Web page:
One of the best ways that the defense can go about creating this ambiguity and lack of certainty is to fall back on the word “reasonable”. In negligence cases this word is often operative in the jury instructions. The question is whether the doctor acted “reasonably” in his conduct or whether security took “reasonable” action under the circumstances. This word “reasonable” is murky and not well defined. The word essentially creates a safe harbor for the defense to hide or cloak its conduct. Thus, for us as plaintiff’s lawyers to create certainty we need to define “reasonable”. To do this we don’t use the definition of reasonable as found in the dictionary. Instead we teach the jury that reasonable conduct is defined by whether the defendant abided by or violated certain rules. We then need to teach the jurors what these rules in fact are. Once the jurors understand the rules and then determine that the defendant violated those rules you have just defeated the ambiguity of “reasonableness”.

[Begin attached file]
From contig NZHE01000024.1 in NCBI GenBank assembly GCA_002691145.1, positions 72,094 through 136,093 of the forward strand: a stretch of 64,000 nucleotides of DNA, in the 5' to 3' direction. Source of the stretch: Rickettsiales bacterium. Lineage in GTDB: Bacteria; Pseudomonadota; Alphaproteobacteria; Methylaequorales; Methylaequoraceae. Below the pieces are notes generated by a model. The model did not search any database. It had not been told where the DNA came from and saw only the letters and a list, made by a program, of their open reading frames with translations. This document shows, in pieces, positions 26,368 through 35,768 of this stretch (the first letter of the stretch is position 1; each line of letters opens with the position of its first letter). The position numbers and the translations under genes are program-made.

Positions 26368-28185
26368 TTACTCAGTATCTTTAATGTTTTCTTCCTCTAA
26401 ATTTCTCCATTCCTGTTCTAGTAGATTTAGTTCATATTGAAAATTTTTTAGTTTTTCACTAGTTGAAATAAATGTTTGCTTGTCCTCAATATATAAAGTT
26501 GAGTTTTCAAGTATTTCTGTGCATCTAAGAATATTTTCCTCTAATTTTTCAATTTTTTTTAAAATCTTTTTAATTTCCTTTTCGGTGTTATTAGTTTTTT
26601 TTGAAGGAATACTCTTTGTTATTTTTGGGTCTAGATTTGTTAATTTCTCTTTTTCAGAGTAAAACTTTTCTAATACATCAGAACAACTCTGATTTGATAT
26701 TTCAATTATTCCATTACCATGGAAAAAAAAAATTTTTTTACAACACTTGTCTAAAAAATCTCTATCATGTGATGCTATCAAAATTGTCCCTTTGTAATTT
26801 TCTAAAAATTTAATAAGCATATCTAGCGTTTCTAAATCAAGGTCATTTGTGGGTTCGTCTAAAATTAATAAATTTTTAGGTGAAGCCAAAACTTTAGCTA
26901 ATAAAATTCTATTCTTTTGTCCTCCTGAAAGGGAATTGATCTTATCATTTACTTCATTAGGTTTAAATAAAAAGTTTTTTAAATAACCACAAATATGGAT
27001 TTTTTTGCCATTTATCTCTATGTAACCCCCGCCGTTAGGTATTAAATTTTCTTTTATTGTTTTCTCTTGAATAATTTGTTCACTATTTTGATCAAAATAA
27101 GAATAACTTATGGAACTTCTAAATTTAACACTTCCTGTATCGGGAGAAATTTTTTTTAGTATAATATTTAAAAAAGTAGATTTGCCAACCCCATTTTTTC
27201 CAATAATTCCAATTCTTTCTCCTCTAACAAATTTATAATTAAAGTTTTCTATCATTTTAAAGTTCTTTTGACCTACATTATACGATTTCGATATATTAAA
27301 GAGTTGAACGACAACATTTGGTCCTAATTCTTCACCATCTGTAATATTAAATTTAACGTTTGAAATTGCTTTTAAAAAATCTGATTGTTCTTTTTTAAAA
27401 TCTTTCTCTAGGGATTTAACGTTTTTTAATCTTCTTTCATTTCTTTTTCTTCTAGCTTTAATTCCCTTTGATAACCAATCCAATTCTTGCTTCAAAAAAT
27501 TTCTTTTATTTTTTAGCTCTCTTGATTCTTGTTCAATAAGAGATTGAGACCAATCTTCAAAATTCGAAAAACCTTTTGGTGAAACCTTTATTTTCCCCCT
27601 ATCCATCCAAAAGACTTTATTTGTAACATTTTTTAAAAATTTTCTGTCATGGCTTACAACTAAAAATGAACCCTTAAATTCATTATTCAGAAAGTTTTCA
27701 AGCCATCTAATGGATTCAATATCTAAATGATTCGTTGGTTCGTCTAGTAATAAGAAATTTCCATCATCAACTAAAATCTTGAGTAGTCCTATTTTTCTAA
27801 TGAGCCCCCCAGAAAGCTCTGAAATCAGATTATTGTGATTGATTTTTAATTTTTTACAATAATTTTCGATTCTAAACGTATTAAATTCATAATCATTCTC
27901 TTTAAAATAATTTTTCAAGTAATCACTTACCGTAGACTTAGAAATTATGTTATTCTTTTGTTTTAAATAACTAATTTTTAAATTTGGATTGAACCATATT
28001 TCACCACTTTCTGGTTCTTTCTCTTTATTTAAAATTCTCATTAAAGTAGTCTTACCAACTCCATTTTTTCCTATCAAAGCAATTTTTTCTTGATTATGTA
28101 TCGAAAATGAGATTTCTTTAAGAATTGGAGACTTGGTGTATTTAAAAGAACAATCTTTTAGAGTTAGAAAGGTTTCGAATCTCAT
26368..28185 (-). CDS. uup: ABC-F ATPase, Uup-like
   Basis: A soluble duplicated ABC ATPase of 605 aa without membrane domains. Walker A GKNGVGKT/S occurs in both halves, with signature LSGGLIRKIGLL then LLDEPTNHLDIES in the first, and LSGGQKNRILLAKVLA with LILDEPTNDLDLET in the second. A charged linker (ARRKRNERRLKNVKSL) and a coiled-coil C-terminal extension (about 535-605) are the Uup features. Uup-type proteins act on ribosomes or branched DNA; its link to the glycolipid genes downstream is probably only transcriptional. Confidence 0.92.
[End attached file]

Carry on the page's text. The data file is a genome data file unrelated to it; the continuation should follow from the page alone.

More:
Thus, the first thing we go about doing is creating these rules. After we create our rules we can introduce our jurors to these rules. We can explain to the jurors that when these rules are followed the defendant has acted reasonably. When the defendant doesn’t follow these rules he has not acted reasonably. We introduce our rules in our opening statement. A good way to do this is to put each rule on poster board. Then, as you go through your rules in opening bring out each poster board one by one with the rule stated clearly on the face of the board. Leave each board up as you progress through the end of your opening statement. There is no set amount of rules to use. But the bottom line is you only want to use rules that the Defendant clearly violated. If the Defendant did not violate the rule then do not introduce it to the jurors. In addition to this, do not introduce a rule, assuming it was violated, if its violation will have little effect on your jurors. For instance if the failure to follow the rule was minimal or resulted in minimal damage then don’t introduce it. Only introduce rules that will greatly increase your likelihood of receiving a plaintiff’s verdict.